by William Urban

When Isaac Giles said that he had hauled goods to Slabtown with Wyatt Earp in 1868,[1] it was not clear where Slabtown was. A book on place names in Illinois put it east of Peoria. This was plausible. Virgil was in Peoria at that time, and Wyatt was arrested there several times in 1872.

This changed on July 27, 2004, when I was phoned by Kent Willis, a local farmer. He was interested in an item in the latest issue of Prairie Pioneer, the publication of the Warren County Genealogical Society. Entitled Points of Interest in 1932 Review Atlas Contest, edited by Dean Sandstrom,[2] Willis’s question was about a reported Indian battle site at Devil’s Points, about three miles northeast of Monmouth. I knew nothing about that, but as we talked, he said that another locality was mentioned in the article--Slabtown Mill. He said that Slabtown Road ran between sections 15 and 16, his family’s land, and he believed that the Slabtown Mill was on Markham Creek. It was on the 1860 Plat map, he said.

The next day I was in the library, checking again for mentions of Slabtown. It was not named on the 1860 plat, but there was an unnamed mill on Cedar Creek just past the junction with Markham Creek. This was Carter’s Mill, a well-known steam lumber mill that burned only in the 1960s, but it led me in the right direction. I turned to the Warren County Scrapbook, a compilation of articles on local history written by Hugh Moffet over many years. On page sixty-nine of volume 2 I found a index reference to Markham Creek “running north through Monmouth Park.” More important, he said that this was the north end of the old Slabtown Road![3]

Looking up the 1932 contest winners on microfilm was no pleasant task, but it paid off: “George B. Earp, who was born in Monmouth more than 82 years ago and has lived here continuous ever since, has been awarded the weekly prize.”[4] Earp wrote, “I have been to all these old places when the mills were running. The Monmouth mills were all run by steam and to one of them I hauled water in a dry time to make steam for it.” He gave the names of several prominent mills, then came to Slabtown: “a few rods from the back entrance to Monmouth Park was the old Marcum Mill site. From here northwest to the small hamlet of Slabtown.”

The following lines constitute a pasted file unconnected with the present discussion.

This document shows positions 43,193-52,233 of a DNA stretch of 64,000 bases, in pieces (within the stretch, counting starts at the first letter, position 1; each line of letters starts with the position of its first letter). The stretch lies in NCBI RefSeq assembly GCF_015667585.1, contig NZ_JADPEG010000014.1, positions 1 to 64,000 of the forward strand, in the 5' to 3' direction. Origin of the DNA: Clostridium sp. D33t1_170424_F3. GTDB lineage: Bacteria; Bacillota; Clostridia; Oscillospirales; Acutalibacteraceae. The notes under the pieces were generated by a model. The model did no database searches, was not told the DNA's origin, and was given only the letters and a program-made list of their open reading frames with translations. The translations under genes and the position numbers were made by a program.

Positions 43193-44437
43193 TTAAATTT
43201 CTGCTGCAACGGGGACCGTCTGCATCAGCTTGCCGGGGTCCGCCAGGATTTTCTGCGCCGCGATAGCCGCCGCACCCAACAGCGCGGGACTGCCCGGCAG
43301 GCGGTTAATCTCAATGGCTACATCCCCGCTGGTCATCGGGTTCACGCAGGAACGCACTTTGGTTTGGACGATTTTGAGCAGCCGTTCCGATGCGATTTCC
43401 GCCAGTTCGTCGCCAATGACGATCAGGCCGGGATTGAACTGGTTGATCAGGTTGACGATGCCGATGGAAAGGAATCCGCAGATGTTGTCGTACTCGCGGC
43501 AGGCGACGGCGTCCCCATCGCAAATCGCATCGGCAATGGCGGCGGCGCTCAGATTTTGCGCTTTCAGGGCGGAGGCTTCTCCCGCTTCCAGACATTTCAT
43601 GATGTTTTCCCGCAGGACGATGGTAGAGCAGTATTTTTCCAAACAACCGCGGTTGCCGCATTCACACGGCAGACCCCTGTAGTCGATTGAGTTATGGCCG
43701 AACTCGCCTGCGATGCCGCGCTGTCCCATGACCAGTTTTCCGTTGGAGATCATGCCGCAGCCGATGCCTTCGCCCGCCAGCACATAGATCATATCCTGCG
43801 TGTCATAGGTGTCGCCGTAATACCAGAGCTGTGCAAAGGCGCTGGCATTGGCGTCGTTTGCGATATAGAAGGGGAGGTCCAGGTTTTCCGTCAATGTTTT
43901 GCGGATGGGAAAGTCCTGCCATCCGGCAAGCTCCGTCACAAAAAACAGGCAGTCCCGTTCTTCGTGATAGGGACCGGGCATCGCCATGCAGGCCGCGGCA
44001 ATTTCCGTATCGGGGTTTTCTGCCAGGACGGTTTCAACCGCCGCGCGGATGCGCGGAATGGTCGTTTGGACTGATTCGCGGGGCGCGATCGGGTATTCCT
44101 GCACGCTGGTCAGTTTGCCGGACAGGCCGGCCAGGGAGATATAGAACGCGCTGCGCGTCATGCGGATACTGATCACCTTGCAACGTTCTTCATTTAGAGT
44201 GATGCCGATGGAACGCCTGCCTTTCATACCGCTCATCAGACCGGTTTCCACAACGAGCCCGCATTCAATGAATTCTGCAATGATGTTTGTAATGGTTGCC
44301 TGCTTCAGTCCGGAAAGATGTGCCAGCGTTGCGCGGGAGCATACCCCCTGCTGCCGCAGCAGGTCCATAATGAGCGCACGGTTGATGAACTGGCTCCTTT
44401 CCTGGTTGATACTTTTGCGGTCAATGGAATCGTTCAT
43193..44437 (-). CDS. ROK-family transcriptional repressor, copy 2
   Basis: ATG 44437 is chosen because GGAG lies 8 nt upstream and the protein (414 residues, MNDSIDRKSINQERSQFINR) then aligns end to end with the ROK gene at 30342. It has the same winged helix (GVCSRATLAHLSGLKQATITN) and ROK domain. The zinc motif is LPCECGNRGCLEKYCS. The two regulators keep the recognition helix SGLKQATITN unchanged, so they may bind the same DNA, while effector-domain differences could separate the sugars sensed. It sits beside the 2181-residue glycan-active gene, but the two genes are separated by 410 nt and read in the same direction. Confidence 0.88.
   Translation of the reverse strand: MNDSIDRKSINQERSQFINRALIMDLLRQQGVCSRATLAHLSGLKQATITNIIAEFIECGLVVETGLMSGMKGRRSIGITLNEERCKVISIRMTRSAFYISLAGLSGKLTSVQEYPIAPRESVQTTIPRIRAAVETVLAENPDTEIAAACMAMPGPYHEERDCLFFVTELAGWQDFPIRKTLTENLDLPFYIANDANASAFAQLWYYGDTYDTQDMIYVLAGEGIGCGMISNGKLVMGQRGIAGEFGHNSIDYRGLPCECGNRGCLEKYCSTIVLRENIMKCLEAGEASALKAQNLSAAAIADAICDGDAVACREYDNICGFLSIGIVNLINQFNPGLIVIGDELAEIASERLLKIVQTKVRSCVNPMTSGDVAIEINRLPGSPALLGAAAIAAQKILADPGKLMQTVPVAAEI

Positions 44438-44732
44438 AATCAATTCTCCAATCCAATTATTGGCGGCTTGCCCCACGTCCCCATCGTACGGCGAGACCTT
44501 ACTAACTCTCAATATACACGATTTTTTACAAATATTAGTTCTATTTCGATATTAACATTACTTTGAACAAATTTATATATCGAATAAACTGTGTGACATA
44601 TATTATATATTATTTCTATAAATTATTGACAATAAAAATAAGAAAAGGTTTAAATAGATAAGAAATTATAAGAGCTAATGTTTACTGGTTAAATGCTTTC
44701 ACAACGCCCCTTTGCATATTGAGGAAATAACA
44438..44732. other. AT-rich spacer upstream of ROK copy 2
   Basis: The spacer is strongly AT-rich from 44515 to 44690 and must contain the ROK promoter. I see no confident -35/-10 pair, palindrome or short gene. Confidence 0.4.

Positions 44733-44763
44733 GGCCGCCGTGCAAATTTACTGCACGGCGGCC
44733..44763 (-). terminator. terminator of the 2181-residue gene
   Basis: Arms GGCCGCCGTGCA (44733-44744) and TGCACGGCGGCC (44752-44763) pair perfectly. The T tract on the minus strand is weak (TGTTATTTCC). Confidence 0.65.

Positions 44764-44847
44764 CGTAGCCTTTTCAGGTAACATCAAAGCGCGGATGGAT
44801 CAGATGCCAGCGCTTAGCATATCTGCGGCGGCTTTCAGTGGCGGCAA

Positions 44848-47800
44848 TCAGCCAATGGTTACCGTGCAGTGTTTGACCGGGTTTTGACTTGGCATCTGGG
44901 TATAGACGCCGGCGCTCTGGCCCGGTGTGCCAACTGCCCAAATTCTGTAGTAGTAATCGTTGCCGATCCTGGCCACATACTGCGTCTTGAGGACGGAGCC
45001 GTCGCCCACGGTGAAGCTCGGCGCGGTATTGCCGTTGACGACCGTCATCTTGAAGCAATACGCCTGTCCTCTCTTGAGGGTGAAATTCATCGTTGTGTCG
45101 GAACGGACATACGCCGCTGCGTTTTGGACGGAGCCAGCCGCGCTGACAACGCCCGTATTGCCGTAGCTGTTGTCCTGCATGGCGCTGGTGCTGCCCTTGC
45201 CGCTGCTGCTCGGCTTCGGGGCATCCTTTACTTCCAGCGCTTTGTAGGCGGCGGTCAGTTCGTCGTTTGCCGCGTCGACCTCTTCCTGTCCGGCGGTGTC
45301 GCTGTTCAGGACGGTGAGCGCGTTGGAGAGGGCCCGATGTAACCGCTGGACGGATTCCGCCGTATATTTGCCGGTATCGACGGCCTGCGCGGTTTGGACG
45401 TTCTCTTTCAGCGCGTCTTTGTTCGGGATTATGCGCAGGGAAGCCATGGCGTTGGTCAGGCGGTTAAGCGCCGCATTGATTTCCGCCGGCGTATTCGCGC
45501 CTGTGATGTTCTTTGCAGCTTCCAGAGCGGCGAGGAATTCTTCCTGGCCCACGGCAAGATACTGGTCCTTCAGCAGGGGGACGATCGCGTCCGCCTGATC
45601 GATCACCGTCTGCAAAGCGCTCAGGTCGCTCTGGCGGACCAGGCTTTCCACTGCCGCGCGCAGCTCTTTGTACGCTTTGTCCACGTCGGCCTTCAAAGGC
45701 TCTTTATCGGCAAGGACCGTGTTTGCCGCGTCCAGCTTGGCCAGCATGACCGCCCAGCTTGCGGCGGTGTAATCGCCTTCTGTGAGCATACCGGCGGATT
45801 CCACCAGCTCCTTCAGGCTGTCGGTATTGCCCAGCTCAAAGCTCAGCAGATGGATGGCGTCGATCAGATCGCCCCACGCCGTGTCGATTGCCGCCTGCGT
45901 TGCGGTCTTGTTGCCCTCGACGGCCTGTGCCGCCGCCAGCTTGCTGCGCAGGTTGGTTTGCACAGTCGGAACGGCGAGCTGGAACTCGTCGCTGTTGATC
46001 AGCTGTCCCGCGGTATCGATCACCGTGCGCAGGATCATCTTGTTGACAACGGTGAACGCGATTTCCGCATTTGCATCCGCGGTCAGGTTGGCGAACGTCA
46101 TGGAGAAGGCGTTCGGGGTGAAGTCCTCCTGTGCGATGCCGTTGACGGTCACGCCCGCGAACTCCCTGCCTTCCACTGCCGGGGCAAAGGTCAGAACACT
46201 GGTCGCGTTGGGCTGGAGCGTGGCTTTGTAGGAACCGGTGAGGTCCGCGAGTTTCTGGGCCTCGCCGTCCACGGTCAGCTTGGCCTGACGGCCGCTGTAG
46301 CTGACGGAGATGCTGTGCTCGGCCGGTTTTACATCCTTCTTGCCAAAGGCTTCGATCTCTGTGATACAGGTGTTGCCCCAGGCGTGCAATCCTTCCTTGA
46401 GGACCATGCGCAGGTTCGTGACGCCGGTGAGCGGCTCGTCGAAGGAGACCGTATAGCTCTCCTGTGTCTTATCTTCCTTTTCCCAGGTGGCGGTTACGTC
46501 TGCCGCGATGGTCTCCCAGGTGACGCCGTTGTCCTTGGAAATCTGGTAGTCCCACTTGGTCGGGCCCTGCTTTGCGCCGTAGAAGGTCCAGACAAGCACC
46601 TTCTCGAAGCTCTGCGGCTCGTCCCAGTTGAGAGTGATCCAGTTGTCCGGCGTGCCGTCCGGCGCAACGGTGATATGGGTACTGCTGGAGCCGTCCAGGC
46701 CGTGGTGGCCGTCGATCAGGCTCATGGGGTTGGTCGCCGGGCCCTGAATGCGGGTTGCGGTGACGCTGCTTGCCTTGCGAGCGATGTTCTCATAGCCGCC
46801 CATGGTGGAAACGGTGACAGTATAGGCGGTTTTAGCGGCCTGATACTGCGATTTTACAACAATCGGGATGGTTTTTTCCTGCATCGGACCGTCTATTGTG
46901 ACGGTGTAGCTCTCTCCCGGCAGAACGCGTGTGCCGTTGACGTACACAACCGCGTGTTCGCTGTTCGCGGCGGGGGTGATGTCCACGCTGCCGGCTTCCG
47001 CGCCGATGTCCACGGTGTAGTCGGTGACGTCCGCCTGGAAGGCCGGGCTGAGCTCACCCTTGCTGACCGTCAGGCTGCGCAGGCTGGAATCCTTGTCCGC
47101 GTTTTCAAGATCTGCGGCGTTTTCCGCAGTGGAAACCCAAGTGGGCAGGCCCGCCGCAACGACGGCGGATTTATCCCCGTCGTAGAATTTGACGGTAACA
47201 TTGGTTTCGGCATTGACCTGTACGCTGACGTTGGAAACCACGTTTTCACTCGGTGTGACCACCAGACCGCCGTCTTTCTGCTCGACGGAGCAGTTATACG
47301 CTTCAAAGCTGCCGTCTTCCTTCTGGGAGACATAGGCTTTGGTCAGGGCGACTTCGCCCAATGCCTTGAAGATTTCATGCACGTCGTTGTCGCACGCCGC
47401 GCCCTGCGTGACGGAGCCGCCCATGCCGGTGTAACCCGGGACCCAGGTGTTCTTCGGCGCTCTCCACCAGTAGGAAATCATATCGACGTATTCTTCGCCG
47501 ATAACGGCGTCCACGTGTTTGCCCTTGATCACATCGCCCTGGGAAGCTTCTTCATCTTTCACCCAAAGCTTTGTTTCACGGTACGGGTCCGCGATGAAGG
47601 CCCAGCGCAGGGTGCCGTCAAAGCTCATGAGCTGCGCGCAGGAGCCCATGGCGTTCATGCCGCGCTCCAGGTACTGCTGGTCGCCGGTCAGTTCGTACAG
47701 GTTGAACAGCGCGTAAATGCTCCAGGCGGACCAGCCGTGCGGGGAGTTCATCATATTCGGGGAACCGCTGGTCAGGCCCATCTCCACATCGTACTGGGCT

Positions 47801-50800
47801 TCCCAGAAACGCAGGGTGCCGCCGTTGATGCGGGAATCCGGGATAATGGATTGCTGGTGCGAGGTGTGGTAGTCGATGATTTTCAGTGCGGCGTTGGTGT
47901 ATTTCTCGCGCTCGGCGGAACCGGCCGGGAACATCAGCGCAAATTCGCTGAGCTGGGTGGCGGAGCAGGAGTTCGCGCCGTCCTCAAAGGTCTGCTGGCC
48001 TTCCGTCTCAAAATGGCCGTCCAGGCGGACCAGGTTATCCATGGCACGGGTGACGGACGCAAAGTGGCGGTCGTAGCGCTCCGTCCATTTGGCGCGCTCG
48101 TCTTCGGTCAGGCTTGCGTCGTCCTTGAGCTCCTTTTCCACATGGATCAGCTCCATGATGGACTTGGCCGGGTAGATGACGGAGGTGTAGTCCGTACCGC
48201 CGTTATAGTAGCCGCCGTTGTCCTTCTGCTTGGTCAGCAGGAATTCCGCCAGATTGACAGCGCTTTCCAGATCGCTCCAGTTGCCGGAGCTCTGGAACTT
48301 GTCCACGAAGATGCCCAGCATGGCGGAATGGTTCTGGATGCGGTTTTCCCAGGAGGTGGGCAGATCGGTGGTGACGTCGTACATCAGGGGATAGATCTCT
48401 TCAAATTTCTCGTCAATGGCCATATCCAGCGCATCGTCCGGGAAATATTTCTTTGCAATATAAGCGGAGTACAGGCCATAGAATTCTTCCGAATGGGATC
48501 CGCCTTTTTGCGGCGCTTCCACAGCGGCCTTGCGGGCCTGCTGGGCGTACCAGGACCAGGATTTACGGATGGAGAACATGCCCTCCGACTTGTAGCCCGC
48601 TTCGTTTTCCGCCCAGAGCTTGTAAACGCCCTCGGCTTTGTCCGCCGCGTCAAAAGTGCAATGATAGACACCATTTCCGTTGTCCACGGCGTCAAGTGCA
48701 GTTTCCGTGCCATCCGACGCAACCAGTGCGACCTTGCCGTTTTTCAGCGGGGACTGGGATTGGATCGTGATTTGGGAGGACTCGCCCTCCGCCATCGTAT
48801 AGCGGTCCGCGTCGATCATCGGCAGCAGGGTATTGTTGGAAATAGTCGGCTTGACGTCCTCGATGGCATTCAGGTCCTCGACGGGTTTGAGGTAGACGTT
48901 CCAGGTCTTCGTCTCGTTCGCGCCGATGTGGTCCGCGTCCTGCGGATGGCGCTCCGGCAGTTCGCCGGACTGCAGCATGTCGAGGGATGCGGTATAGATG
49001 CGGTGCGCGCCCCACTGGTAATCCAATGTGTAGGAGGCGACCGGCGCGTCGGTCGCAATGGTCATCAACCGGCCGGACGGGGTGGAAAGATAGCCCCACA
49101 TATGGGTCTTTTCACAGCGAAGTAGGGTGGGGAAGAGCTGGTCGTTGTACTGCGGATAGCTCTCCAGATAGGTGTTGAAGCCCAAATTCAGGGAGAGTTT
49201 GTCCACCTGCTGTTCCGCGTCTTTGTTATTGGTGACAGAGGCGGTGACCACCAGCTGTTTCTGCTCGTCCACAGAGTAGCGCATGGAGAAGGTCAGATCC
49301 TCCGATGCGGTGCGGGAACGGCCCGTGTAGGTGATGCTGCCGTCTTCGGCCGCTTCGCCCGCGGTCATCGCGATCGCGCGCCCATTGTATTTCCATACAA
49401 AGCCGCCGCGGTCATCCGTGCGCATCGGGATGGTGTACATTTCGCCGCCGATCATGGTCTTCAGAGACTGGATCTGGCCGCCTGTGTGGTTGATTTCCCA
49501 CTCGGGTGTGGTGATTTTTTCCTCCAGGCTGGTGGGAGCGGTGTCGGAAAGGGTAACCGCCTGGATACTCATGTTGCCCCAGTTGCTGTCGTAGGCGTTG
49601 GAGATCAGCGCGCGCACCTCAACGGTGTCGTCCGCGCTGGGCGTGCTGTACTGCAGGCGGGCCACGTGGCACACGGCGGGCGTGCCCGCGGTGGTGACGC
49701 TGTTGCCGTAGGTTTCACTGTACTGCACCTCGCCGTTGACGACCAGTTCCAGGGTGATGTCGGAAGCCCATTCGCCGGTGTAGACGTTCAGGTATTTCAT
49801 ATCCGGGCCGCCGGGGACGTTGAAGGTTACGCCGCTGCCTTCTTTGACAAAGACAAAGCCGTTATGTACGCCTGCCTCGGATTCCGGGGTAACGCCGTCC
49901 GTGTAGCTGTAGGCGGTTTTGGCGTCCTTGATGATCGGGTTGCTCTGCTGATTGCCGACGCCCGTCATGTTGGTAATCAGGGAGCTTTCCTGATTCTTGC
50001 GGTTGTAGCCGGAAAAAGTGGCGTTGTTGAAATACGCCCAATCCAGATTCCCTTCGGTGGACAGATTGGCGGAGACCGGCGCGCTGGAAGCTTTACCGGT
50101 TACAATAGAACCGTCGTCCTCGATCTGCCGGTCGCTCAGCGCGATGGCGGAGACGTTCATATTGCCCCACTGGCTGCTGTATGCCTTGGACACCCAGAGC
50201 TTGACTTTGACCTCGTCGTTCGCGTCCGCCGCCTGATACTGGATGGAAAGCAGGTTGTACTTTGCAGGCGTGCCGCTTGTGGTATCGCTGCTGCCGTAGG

This places Wyatt Earp in Monmouth in 1868. What he was hauling, or exactly when, or how he was hired, or by whom is not known. But the lumber mill and grist mill were just north of the present golf course, Gibson’s Woods. The name Slabtown probably came from the outer scrap cut of the lumber called slabs; these were used for the outer walls of the cabins there.

There were 150 entries in the contest; there were weekly winners and honorable mentions, each with short summaries, and there was a monthly winner and the grand winner (the sandstone formation west of Biggsville). None seem to have mentioned Wyatt Earp or Wyatt’s birthplace.

I also revisited Hugh Moffet’s impressive research on early cemeteries. He placed Wyatt’s grandparents in the Pioneer Cemetery, but among those whose markers had disappeared.

Still, Moffet’s knowledge of Wyatt was limited. His 1939 summation of Wyatt’s connections to Monmouth have Nicholas selling his farm and moving into town in 1846 and leaving Monmouth permanently in 1850. He credited Wyatt with having earned a solid reputation defending the 1864 wagon train to California against Indians and remarked that “his blazing six-shooter, notched a dozen times” made him a feared gunfighter.[5]

July 28, 2004

[1] Daily Review Atlas (July 24, 1956).

[2] Prairie Pioneer (Monmouth, IL, 2004), 24/2, p. 3: “Slabtown, on timber road running north from Monmouth Park through Section 16.”

[3] Daily Review Atlas (Dec. 19, 1938).

[4] Daily Review Atlas (Jan. 11, 1932), p. 3.

[5] Warren County Scrapbook, vol. 3, p. 80; Review Atlas (Aug. 22, 1939).